INSTANT ARPEGGIOS (Not Cheating if You Do This)

Arpeggios are not only performed as blistering stacked runs of a flurry of tapped or sweep picked notes. There's another "easy" approach to the use of arpeggios and it's called "Arpeggiating" chords...

In this video, I’m going to teach you how to instantly perform arpeggios! This is incredibly easy to do and in seconds you’ll be playing arpeggios without cheating or compromising anything across your technique whatsoever.

What we’re going to do is not complicated. It’s very simple. But, it will require you to build up some strength in your fretting-hand so that you can support the grip of a few shapes that’ll be important when you’re learning this.


Let’s get started with learning a fingering shape that I’m going to have you work out off of the sixth guitar string. This is a shape that you can slide anyplace along the neck laterally.

Where you place it will generate different chords (of course), but if you’re just starting out, and you don’t understand a lot about neck theory, just move this shape around and have fun with it.

Again, there’s no rules to this other than just having fun with the sound by moving the shape around the neck.

SHAPE #1).

Here’s our first fingering shape. It is built from the sixth string and contains fretted intervals from; a root note, a perfect 5th and a Major third. Overall this shapes harmony is Major.

What’s going to make this a lot more fun is that we’re going to include an open 4th string “D” in this shape at all times.

At certain points along the reach of the neck, this shape's open 4th string is going to sound great. But, then at other positions, it won’t be very good because we’ll end up with clashing intervals.

When performing arpeggiated sounds from a fingering layout (as in the shape shown above), we can use a picking concept that either drop-picks across the chords shape, or we'll use a picking pattern.

These ideas when applied, will come across as sounding like finger-picked parts. And, it's important to state that playing the arpeggiated shape using finger-style is an option.

Learn the arpeggiated riff shown below.

Arpeggiated Riff #1).

The next thing I want to run through with you is a naturally occurring idea of how the guitar neck works, and how intervals end up sitting on the neck.

Now that you already know about this fingering shape off of the 6th string, we’re going to simply re-locate this pattern based off of the guitars’ 5th string. We’re also going to take things a step further by altering one of the tones to change the shapes quality.

Let's start by learning what both of these 5th string shapes look like on the neck…

SHAPE #2). 

Our second shape contains intervals of a “Root,” a Perfect 5th and a “Minor 3rd,” making it a, “Minor” quality.

Think of that open string as a bit of a wild-card note. It’ll either generate a really terrible interval, or possibly a really cool extension depending upon where the shape is located along the span of the neck.

Our next shape is the same interval structure, as the 1st, but its quality is that of a “Major” chord.

SHAPE #3). 

Learn the riff below. It is based upon using shapes number two and three off of the 5th-string. Notice the altered arpeggiated picking pattern from chord to chord.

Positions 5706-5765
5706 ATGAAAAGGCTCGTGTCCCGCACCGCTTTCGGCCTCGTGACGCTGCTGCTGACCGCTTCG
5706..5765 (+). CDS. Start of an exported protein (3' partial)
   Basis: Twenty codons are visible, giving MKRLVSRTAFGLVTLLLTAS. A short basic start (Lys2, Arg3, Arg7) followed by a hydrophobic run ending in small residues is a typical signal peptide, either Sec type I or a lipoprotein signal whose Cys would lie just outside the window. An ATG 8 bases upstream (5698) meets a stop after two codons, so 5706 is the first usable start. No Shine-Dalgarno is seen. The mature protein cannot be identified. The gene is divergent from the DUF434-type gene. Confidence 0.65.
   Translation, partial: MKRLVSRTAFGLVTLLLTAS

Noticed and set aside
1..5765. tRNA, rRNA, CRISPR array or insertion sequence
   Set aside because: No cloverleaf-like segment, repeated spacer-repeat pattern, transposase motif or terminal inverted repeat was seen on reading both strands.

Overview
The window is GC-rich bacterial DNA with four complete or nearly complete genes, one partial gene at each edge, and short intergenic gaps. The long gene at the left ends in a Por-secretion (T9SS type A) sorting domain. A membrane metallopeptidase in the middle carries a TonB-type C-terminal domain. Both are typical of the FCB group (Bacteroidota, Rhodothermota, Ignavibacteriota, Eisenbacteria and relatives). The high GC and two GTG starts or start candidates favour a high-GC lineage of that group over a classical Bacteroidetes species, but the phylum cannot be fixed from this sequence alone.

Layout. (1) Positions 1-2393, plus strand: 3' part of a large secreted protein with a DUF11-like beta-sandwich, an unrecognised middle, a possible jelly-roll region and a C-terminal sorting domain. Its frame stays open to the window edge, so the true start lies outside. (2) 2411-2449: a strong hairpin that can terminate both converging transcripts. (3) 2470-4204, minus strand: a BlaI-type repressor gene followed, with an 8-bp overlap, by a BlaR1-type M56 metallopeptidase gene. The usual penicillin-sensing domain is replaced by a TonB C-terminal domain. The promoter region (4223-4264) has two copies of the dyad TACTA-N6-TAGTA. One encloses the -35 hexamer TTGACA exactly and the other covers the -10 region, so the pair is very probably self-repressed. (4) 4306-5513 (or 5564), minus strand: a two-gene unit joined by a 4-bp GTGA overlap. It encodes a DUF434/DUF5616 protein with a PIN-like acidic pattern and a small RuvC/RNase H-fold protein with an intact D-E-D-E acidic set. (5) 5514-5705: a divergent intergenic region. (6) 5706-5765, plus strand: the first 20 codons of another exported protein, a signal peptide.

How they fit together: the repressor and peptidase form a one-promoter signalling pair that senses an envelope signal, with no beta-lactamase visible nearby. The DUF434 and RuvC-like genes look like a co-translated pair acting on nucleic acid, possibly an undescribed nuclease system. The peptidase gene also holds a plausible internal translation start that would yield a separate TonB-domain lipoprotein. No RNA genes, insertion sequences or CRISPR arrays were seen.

Arpeggiated Riff #2).

As you can tell, it is just as easy to slide these 5th string shapes around the guitar fingerboard as it is to slide around those 6th string shapes. It's also easy to learn how to play really cool sounding arpeggiated lines with them.

I know this is so simple that it probably feels like we’re 'cheating' somehow, but all that’s going on here is the shapes are acting like templates that work out to not only give us arpeggio qualities (like major and minor), but they also give us really cool extensions - due to that open string ringing out in between the fretted tones.

It’s safe to say that Arpeggiating fretted patterns (like we’ve done in this lesson), is pretty much in almost all cases the very first introduction that nearly every guitar player will have to the world of arpeggios.

The patterns - that I’ve organized here - are not just really easy to perform, but they’re also going to be a real motivator for you to keep on experimenting with other shapes across your guitar neck that are quite similar to these ones we practiced here.

What’s really cool with this is that you can almost just dream up any fingering shape and test it out with this process that I’ve covered here.

Plus, if you’re okay with understanding intervals, you’ll also be able to plot out what the arpeggio qualities are, (whether they’re major or minor).

It’s really a lot of fun doing this, it’s creative, and the best part is that you can make up arpeggio riffs literally in seconds with this arpeggio method.

Hey, thanks for joining me, If you'd like to Find Out What You Should Learn Next on Guitar - take a look at the courses over on my website at

My step-by-step; Beginner, Intermediate and Advanced courses will cover what you need to know, along with how to be able to move forward and become the best player that you can be.

I've worked on these courses since 1992 and I feel that all together they're the best guitar program you'll ever find. The courses will help you learn to identify what's required to get you up to the next level of guitar playing, in a very organized way, that makes sense.

I look forward to helping you further at

As always, if you enjoyed this video, please give it a thumbs up and subscribe for more, until next time, keep jammin' and we'll catch up again on the next lesson. Bye for now!



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